Members and volunteers in the community of Tierra Del Mar, just north of Pacific City began reaching out to Surfrider last summer with concerns about a mega home newly constructed dangerously close to the beach. The majority of the concerns revolved around two key issues: 1) the smell of sewage and the proximity of the home’s septic tank and field to the beach and a nearby creek; and, 2) the location of a fence within a public right of way, impairing access to the beach.
So Surfrider got to work looking into the details of the houses’ construction, permitting and state requirements for on-site septic. Upon further investigation, Surfrider learned that the septic installation (according to Tillamook County) had never been “fully approved on site”, was sized for a 2 bedroom home, sited without proper setbacks from an open stream and the beach. After unsuccessful complaints to the county to take action on the septic system, Surfrider filed a formal complaint with the Department of Environmental Quality in the summer of 2017.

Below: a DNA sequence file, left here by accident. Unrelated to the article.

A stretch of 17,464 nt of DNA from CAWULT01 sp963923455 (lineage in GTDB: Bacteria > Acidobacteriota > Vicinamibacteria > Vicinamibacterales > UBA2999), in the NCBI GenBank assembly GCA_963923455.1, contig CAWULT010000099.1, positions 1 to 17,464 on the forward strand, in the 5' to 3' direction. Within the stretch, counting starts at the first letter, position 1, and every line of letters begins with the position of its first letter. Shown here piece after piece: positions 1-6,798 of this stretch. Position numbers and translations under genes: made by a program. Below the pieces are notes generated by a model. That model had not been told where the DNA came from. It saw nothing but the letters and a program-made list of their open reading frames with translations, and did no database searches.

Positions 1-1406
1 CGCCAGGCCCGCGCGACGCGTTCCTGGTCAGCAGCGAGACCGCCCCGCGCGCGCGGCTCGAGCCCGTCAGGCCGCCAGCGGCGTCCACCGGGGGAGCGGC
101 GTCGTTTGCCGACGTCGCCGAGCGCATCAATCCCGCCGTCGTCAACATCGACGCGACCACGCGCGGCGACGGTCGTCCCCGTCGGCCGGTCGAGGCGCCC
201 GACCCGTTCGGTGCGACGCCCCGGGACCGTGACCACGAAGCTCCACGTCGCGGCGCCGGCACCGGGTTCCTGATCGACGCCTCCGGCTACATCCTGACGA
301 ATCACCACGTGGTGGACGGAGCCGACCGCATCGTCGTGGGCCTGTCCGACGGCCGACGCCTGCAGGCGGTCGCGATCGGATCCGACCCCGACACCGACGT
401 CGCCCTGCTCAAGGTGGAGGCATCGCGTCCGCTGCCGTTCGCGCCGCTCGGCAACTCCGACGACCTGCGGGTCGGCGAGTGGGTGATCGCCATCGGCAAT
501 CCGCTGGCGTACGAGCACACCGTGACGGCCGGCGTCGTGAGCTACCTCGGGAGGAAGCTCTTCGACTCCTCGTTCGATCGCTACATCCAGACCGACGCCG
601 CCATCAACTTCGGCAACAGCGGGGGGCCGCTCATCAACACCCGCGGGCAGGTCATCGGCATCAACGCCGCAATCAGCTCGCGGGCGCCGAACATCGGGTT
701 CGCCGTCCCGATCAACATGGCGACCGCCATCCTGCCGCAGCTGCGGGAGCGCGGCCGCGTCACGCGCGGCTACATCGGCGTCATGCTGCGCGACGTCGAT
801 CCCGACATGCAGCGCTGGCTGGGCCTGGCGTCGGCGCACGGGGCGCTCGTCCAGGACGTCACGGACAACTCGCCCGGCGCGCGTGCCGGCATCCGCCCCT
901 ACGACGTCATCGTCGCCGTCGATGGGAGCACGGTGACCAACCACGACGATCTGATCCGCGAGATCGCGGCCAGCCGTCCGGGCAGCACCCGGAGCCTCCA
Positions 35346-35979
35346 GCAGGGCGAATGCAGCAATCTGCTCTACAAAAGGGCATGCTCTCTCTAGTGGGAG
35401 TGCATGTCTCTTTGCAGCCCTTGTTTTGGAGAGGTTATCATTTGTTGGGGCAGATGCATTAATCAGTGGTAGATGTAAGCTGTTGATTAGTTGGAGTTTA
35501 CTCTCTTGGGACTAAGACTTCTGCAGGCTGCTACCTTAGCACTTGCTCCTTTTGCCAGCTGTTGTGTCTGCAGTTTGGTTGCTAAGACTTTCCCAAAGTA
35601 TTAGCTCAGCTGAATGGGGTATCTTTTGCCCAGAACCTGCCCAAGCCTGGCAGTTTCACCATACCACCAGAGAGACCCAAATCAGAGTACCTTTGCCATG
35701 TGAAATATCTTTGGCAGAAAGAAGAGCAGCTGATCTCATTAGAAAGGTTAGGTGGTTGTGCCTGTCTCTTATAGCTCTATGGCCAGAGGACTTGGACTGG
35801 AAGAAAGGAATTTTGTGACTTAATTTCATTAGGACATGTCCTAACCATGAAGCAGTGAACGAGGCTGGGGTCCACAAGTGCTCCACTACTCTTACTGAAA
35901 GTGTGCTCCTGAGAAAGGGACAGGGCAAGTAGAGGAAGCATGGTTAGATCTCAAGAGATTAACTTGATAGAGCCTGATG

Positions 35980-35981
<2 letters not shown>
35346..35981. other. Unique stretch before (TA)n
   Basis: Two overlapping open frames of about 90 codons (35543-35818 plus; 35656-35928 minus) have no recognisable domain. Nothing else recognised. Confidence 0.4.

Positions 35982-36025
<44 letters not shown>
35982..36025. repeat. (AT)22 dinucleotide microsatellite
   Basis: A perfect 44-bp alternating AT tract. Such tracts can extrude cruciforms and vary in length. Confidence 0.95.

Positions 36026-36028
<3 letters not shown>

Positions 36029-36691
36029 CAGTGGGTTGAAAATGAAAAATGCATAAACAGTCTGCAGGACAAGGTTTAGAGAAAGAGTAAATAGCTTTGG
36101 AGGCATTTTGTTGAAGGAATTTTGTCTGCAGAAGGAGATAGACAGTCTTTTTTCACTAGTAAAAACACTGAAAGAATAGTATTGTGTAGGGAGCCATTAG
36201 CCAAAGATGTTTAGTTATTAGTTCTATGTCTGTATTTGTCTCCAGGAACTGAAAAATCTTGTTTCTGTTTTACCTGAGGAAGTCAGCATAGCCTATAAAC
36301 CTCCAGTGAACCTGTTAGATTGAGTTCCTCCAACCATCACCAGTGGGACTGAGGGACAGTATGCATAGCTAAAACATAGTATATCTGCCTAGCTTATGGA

Victory! Nearly a year after filing repeated complaints with DEQ and directly addressing the County Planning Committee and County Commissioners, Tillamook County took action to address the concerns of both the septic system and the fence. The septic system was one of our most primary concerns as it did not meet many of the standards required to protect the public’s health. As you can see from the photo above, the proximity to the beach and the creek is frightening, especially given the complaint of beachgoers of sewage smells on the beach.
The homeowner was required to completely relocate and enlarge the septic system to both meet required environmental set-backs and protect the health of beachgoers. The new septic system will be appropriately sized for a 5 bedroom home and will be pumped off-site, to a location further east up the hill and away from the beach. Immediate actions were also required by the county to relocate the fence out of the public right of way. While many community members have major heartburn that this house slipped through the permitting process in the first place (and likely should have never been allowed construction at this site), the “workaround” of pumping the septic uphill and away from the beach was suitable to meet our immediate public health concerns.
If we have anything positive to say about the house, it’s elevated and represents strong adaptation strategy for building close to the hazards of the ocean; however, we ultimately believe that construction this close to the beach is short-sited.